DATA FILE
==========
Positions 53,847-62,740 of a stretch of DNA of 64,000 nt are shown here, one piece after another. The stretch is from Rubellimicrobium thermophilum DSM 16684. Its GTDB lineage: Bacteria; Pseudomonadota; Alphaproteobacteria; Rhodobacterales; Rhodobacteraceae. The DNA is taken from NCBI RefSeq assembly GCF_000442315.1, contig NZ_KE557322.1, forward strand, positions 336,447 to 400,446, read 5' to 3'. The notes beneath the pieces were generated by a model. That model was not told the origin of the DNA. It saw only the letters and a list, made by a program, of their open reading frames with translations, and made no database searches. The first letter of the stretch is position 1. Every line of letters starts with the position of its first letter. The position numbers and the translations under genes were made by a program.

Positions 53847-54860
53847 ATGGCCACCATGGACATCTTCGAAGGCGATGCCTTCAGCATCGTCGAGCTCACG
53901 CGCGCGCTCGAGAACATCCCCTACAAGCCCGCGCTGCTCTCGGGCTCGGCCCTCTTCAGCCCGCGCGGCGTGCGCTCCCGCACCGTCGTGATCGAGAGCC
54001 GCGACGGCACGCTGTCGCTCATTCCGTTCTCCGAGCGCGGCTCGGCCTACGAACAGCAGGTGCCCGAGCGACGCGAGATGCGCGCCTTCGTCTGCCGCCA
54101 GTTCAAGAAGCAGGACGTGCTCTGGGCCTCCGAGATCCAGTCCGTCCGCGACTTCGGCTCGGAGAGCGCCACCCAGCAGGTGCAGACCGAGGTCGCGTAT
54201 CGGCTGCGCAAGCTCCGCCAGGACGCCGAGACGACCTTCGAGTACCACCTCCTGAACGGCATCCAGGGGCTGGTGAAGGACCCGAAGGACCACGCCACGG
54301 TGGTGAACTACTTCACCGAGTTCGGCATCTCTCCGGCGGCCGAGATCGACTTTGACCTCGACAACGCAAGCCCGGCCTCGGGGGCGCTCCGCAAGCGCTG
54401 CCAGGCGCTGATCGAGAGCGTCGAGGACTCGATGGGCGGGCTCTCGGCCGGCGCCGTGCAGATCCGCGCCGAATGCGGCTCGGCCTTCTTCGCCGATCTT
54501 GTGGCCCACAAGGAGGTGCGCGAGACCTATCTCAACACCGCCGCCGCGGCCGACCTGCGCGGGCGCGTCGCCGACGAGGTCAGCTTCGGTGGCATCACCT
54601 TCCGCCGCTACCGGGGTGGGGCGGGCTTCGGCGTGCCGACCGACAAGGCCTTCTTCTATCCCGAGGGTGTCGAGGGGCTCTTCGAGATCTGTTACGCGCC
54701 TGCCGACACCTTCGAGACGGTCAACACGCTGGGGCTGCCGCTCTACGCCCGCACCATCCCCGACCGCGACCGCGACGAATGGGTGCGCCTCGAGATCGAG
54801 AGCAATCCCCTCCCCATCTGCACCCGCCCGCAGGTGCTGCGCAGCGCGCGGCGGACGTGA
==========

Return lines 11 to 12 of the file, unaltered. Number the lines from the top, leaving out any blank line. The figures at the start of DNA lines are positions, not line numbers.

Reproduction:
54601 TCCGCCGCTACCGGGGTGGGGCGGGCTTCGGCGTGCCGACCGACAAGGCCTTCTTCTATCCCGAGGGTGTCGAGGGGCTCTTCGAGATCTGTTACGCGCC
54701 TGCCGACACCTTCGAGACGGTCAACACGCTGGGGCTGCCGCTCTACGCCCGCACCATCCCCGACCGCGACCGCGACGAATGGGTGCGCCTCGAGATCGAG